“Whatcha do with your potato?” I ask Don’t Follow Don.

Gandalf’s been bringing a variety of potatoes to our outings. He cloaks each potato, usually four, in a wrap of tinfoil, tosses them into the cookfire when the fire’s first lit.

“Takes a while for a potato to be thoroughly cooked,” says Gandalf. The potatoes are usually the last items we pull from the cookfire. Most times, we’re stuffed, can’t ear another bite, so Gandalf gives us each a potato to take home.

“What’d I do with my potato?” Don’t Follow Don repeats my question. “I mixed it in with my oatmeal is what I did. Had purple oatmeal Friday morning.

Gandalf’s potatoes come in three colors: white, yellow, and purple. If properly cooked—kept in the cookfire at least an hour—the meat of the potato will mimic the smooth consistency of pudding.

This Thurseve, a small potato is properly cooked before an hour goes by. Don’t Follow Don’s chopped veggies already heating up in his wok—a new wok, by the way, a real beauty—Gandalf spoons out the soft, yellow innards of that small potato into the simmering stew. Turns out to be a tasty addition.

Another sign of a properly cooked potato is its skin, a solid black carbonized covering is what you want to see. Gandalf and Don’t Follow Don both prefer to scoop out the potato’s warm innards, leave the skin for compost or fuel for the fire. 

I prefer to eat the whole potato, hard covering and all. I figure by consuming the black, carbonized skin, I’m doing my part for climate change, sequestering carbon.

The potato’s hard skin is like eating beach sand, has the same crunch as the very fine sand on tonight’s takeout, Full Moon Beach. It’s an acquired taste, the skin, not the beach sand.

Full Moon Beach is only one of two decent takeouts at extreme low tides, hers a handy sandy haul out no matter how low the tide. The other low-tide haul out is Toilet Bowl Beach on Rod Reck.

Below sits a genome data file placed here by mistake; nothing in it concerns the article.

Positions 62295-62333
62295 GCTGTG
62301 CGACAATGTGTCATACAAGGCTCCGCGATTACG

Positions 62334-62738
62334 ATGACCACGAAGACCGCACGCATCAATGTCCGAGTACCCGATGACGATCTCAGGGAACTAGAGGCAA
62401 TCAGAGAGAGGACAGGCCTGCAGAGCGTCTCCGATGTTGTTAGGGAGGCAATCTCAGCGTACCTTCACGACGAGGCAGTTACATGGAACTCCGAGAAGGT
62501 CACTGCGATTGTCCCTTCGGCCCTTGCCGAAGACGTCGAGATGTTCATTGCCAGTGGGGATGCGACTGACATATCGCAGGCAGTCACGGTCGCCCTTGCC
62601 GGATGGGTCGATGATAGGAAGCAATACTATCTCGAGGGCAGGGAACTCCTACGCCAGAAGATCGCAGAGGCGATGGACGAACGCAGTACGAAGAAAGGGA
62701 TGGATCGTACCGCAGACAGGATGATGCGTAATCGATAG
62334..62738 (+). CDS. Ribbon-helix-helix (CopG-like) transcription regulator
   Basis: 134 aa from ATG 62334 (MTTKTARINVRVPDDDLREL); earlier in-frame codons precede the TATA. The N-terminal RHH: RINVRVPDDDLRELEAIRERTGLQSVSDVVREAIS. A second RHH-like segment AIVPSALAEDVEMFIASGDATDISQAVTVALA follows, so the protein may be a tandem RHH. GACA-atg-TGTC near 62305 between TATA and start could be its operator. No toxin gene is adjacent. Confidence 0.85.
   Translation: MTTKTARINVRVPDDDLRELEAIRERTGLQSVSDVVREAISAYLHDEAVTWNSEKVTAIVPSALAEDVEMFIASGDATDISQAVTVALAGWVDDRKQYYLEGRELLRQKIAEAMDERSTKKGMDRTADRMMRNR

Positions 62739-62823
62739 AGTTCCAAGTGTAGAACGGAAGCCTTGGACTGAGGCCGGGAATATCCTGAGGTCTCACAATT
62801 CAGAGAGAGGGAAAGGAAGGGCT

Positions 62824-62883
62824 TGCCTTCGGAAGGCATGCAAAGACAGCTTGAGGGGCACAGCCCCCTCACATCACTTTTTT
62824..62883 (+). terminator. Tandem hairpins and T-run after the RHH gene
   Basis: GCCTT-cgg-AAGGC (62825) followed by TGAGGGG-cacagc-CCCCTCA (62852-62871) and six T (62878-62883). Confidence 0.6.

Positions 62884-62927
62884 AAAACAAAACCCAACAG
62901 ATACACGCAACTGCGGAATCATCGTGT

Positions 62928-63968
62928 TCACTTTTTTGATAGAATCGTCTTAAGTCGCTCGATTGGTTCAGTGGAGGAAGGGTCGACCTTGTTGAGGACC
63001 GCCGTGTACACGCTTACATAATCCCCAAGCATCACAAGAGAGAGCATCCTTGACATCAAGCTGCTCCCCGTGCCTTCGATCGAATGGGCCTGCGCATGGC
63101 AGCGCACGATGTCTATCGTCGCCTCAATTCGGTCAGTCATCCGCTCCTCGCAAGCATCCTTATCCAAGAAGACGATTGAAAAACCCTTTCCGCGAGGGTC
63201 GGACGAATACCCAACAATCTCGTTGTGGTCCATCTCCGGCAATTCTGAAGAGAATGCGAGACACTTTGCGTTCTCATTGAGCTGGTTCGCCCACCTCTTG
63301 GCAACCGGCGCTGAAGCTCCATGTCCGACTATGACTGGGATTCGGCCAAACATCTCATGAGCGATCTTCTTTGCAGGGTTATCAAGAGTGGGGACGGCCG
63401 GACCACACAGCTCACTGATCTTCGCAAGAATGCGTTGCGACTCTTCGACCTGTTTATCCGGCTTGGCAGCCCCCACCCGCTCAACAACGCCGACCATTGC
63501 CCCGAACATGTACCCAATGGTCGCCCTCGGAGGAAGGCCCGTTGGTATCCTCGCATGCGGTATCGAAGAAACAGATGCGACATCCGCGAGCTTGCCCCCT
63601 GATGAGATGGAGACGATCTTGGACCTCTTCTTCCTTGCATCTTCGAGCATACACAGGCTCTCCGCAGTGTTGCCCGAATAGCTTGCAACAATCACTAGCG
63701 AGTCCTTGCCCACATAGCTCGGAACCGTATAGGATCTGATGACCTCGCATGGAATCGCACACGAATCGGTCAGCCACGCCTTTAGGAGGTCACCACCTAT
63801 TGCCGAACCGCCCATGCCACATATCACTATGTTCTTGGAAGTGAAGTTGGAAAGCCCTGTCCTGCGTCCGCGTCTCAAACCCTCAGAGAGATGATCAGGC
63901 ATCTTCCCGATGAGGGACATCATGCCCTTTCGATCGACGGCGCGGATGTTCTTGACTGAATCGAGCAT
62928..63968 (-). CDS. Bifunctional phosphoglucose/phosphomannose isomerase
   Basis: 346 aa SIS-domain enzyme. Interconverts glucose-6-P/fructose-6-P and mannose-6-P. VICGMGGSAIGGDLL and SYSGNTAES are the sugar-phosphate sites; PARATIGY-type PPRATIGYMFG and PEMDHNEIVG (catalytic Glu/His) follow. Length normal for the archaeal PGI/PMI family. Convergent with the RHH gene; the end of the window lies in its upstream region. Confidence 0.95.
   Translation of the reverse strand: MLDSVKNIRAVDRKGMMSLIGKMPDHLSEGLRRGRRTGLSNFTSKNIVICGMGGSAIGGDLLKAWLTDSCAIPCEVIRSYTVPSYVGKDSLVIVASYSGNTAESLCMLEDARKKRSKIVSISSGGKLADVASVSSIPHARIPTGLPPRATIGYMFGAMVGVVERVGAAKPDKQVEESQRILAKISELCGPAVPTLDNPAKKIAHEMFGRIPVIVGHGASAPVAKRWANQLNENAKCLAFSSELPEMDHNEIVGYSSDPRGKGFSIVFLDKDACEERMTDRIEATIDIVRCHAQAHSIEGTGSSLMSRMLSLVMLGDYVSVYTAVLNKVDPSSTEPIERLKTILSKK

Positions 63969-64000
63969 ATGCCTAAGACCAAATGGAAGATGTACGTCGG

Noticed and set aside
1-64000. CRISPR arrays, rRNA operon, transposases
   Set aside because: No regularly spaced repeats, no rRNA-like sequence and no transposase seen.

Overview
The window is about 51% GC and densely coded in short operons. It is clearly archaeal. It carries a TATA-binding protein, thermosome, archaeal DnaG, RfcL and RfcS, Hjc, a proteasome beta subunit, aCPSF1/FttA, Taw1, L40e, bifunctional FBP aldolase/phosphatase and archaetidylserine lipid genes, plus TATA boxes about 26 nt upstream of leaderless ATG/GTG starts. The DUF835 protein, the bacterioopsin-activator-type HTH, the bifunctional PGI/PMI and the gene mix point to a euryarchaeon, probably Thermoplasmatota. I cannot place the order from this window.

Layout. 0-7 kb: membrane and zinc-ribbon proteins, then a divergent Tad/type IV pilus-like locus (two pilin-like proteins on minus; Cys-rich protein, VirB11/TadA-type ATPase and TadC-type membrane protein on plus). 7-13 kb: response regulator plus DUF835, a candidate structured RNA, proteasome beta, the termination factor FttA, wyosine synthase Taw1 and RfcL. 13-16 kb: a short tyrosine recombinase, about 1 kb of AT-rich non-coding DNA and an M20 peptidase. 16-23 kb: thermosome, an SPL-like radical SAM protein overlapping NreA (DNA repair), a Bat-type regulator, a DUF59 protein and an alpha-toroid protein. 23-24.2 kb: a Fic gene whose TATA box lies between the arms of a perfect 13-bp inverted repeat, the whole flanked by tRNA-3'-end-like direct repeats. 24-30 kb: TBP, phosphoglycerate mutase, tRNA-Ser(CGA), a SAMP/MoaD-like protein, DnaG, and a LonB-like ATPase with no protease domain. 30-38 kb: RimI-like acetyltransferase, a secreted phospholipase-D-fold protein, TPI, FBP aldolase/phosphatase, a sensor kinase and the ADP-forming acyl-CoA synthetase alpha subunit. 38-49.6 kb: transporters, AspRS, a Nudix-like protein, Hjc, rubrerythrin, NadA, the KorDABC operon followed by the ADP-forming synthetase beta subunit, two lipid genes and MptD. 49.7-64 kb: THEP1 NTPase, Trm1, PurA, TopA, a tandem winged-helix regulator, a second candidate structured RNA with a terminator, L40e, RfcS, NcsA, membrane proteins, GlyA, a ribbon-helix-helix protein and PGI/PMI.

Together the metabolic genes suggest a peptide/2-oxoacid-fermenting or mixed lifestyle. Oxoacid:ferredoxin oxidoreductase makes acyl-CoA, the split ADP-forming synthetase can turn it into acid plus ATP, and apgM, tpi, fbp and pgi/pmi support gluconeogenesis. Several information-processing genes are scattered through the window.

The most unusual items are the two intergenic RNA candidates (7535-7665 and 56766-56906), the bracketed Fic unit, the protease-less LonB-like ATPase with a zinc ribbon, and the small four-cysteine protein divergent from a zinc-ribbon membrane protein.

Tonight’s low tide is accompanied by a swift ebbing current, a current we ride from Danny’s Secret Launch to Full Moon Beach. The bay’s surface is textured like an orange peel, ever so slightly lumpy, not the mirror smooth surface of past weeks. Only bouncy water’s at Pt. Chauncey.

During yesterday’s 2.2.22 palindrome, a Wednesday, the two most celebrated groundhog meteorologists gave conflicting forecasts. Punxsutawney Phil laid down a disappointing 6 more weeks of winter while Staten Island Chuck proclaimed an early spring.

This evening, not a palindrome, leans toward Punxsutawney Phil with cold, crisp temps and a tapestry of high, wispy clouds. I’m so confident of Punxsutawney Phil’s forecast, I don’t bother to cinch my hat down, positive there’d be no spring winds to snatch it off my head. There aren’t.

Cold nights like this, we bring a furnace-worth of firewood, of late the wood’s been mostly milled lumber with a few odd pieces of oak and pine. The milled lumber catches quickly, but burns to ash faster than you can say ‘Brrr’. We’re constantly tossing wood on the fire to keep it happy.

No surprise, most of our stay on Full Moon Beach tonight finds us huddled around the cookfire. No spring winds to swirl the fire’s smoke, we keep our places, don’t migrate around the fire pit to escape stinging eyes, irritated noses. When smoke does swirl, our seating devolves into a game of musical chairs, each of us vying for the best fresh-air seat.

The course from Danny’s Secret Launch to Full Moon Beach doesn’t cross any major shipping thoroughfares, an easy paddle for that. Sitting on the beach, we have a good view of the shipping channel, can watch the boat traffic.

“Look at that cargo ship,” says Gandalf, pointing toward the Richmond-San Rafael Bridge. “Big bugger!”

“Don’t see anything,” I say. The night’s darker than the carbonized skin of a properly cooked potato.

"Yeah! There it is,” says Don’t Follow Don. “You can see it’s silhouette against the lights from Chevron’s dock,” Chevron’s refinery 4 miles across the bay.

My eyes are older than theirs, but the cargo carrier does materialize out of the dark, takes shape. “Headin’ out the bay,” says Gandalf.

“Yup,” says Don’t Follow Don, “got no cargo on its deck.”

For what it’s worth, that’s the closest we come to a big ship all night. A few ferry wakes do roll under our hulls on the paddle back to Danny’s Secret Launch, but that’s about as rough as the bay gets on this cold, clear, crisp winter evening.


Date: Thurseve, 23 February 2022.

Distance: Five point nine nautical miles.

Speed: One point four knots.

Time: Four point three hours.

Spray factor: Only at Pt. Chauncey.

Dessert: Banana chocolate chip cake.

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